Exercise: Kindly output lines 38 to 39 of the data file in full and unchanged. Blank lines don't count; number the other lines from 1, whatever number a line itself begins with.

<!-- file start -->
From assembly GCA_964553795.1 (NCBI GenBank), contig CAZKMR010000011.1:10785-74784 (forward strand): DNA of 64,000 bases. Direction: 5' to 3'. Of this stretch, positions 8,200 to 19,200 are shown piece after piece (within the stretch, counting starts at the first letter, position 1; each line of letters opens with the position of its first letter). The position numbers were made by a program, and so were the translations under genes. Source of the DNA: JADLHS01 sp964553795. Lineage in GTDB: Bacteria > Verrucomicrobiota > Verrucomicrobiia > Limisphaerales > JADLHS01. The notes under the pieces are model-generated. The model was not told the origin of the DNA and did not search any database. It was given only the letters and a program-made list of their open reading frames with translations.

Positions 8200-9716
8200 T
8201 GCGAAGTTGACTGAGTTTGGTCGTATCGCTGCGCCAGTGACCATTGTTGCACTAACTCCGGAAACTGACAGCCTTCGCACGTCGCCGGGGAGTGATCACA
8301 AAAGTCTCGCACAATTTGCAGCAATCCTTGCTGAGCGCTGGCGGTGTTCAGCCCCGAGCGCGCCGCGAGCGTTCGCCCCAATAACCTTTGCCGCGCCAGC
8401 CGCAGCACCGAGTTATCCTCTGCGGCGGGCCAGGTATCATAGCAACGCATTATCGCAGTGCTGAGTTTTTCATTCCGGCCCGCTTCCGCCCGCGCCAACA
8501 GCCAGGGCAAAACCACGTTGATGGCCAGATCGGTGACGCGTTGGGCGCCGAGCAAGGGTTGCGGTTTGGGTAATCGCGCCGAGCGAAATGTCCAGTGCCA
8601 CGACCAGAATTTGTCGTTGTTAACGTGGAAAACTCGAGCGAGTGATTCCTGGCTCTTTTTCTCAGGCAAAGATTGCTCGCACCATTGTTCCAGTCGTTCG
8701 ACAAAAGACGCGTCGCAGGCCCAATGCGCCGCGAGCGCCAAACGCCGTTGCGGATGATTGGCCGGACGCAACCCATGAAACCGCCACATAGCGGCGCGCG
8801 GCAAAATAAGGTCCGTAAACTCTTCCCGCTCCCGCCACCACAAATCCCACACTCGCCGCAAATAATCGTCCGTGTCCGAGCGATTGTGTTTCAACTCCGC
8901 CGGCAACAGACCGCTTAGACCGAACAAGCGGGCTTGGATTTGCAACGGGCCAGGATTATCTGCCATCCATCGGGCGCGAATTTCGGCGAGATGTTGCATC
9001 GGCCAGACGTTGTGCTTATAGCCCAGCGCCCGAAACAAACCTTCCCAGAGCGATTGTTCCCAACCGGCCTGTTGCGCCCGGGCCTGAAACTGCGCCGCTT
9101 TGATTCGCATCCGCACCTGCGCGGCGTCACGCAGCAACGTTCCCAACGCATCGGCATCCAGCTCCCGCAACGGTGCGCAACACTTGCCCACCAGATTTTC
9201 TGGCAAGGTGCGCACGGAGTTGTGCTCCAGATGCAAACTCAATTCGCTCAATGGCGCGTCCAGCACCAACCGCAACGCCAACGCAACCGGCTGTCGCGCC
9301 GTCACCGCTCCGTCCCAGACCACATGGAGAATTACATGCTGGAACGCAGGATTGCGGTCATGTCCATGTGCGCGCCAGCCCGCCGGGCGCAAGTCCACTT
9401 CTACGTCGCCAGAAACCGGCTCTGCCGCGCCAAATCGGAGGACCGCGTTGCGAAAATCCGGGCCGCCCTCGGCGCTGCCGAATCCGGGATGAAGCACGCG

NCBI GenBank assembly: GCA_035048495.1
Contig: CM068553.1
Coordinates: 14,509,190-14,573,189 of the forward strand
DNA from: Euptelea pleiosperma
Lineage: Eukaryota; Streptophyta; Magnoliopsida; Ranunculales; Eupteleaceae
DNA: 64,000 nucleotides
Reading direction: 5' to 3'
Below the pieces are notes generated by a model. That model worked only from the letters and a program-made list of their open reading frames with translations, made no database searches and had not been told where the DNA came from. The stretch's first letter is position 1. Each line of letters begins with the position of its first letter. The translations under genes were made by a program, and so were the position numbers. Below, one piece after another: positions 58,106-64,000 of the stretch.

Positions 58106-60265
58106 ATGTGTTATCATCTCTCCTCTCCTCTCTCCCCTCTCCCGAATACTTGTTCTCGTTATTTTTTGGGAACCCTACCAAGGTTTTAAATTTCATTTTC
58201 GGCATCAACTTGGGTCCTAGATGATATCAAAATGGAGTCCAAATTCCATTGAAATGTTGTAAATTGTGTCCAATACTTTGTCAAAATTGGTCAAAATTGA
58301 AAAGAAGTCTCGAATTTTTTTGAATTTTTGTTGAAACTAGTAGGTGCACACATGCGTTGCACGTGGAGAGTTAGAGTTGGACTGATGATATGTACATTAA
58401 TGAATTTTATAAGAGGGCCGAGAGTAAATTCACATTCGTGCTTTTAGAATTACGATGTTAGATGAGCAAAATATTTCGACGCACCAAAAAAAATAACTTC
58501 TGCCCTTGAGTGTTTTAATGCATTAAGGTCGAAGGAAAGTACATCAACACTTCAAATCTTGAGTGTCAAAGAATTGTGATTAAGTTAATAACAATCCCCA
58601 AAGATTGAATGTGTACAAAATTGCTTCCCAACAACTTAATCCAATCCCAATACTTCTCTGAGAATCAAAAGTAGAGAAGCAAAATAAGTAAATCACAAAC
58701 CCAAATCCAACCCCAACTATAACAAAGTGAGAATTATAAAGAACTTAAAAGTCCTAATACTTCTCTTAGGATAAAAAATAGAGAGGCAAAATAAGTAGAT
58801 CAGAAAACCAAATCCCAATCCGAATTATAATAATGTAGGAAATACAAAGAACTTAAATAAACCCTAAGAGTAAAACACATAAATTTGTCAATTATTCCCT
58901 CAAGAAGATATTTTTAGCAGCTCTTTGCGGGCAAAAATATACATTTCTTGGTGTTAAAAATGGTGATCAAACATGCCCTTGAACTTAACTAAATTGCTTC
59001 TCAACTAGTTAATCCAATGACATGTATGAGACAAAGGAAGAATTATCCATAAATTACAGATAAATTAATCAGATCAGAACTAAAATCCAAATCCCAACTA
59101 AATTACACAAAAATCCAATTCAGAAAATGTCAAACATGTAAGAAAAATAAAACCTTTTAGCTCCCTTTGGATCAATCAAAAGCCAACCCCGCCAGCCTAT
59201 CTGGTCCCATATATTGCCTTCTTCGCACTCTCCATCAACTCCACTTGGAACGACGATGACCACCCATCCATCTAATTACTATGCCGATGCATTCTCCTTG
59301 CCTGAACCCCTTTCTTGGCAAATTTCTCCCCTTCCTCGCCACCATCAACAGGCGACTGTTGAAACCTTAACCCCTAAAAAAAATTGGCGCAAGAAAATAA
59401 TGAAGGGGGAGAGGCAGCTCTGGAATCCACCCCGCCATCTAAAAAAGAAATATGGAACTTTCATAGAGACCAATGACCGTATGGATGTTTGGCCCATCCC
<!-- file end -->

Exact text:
59301 CCTGAACCCCTTTCTTGGCAAATTTCTCCCCTTCCTCGCCACCATCAACAGGCGACTGTTGAAACCTTAACCCCTAAAAAAAATTGGCGCAAGAAAATAA
59401 TGAAGGGGGAGAGGCAGCTCTGGAATCCACCCCGCCATCTAAAAAAGAAATATGGAACTTTCATAGAGACCAATGACCGTATGGATGTTTGGCCCATCCC